Establish Safety 

  • An important part of helping the survivor is to identify ways in which the survivor can re-establish his or her sense of physical and emotional safety. You are a step in the process. Ask your friend what would make her/him feel safe and how you can help them accomplish this.  
  • If the stalking or harassment is ongoing, help your friend to develop a plan of what to do if he/she is in immediate danger. Having a specific plan and preparing in advance can be important if the violence escalates.  

Things you can say

It is hard to know what to say to a friends when they confide in you. Refrain from asking a lot of questions, instead, support your friend with these phrases:

  • It’s not your fault
  • I’m sorry this happened
  • I believe you
  • How can I help you?
  • I am glad you told me
  • I’ll support your choices
  • You’re not alone


What is street harassment?

Whistles, catcalls, winking, honks, shouted obscenities,leering, groping, curses, threats… street harassment is often accepted as normal male behavior, or even as a compliment,but it’s not!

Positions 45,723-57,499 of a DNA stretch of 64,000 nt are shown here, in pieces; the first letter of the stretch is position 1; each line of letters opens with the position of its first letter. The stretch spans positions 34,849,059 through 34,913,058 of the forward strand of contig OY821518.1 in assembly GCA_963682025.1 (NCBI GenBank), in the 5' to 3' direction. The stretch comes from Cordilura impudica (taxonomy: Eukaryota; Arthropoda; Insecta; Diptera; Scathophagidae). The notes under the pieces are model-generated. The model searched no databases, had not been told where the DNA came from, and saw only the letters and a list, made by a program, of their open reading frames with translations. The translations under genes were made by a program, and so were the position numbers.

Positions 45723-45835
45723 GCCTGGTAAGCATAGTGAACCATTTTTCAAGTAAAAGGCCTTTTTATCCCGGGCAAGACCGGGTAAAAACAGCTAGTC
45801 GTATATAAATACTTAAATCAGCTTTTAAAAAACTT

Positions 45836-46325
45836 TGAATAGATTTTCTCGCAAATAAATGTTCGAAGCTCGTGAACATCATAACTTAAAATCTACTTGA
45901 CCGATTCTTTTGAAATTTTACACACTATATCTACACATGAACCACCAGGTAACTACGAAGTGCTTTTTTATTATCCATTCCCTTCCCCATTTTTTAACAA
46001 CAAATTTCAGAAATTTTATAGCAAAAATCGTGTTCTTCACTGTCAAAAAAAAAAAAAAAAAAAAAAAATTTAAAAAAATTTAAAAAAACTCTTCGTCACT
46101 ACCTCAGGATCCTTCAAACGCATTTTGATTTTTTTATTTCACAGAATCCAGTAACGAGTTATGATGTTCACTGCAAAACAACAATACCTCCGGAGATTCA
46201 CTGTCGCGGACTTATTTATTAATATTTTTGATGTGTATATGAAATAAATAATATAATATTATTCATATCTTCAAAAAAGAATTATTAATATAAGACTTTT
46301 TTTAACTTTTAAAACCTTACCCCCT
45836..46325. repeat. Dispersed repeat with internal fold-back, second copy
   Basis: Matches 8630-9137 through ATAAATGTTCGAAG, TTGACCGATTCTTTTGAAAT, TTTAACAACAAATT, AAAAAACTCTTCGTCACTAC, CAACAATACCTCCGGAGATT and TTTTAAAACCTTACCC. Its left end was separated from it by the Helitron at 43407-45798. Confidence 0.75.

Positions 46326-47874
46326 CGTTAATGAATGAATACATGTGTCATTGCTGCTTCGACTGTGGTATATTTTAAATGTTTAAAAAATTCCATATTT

– It dehumanizes women and reduces them to sexual parts.
– Even remarks that may sound complimentary serve to remind women of their inferior status to men and that they can be subject to evaluation and scrutiny.
– These actions make women feel threatened and unsafe. It creates an environment of sexual terrorism in which women fear male violence and rape.

You should know…

Women provoke men to make comments because of the way they dress.
Street harassment happens to all women, even in countries where women dress conservatively.
– You are not to blame. The harasser is the only responsible person
You have the right to…
– receive medical, psychological, social and legal help
– report to the police

How to respond:

Be confident, calm and serious. Look at the harasser in the eyes and use strong body language.
– Another strategy could be to simply ignore the harasser. Whatever makes you feel safer!
– Do not apologize, swear or lose your temper.
Things to say:
Something specific: “No me silbes, me estás acosando”
Identify the perpetrator: “Oye, señor con camisa roja, no me toques”
Attack the behavior, not the person: “Estás arrimándote demasiado a mí”
– If the harasser is in a car, write down his license plate or take out your cell phone to take a picture. Both will probably scare him into stopping.

What else is there to do?

– Download a security app such as the Police app (iOS) (Android), Companion (iOS) and bsafe (iOS, Android).
– Talk to the Tufts-Skidmore Spain staff!
– Ask your host family for the safe areas in your neighborhood.
– Ask female mentors where to go and where not to go.

Download this information in pdf format.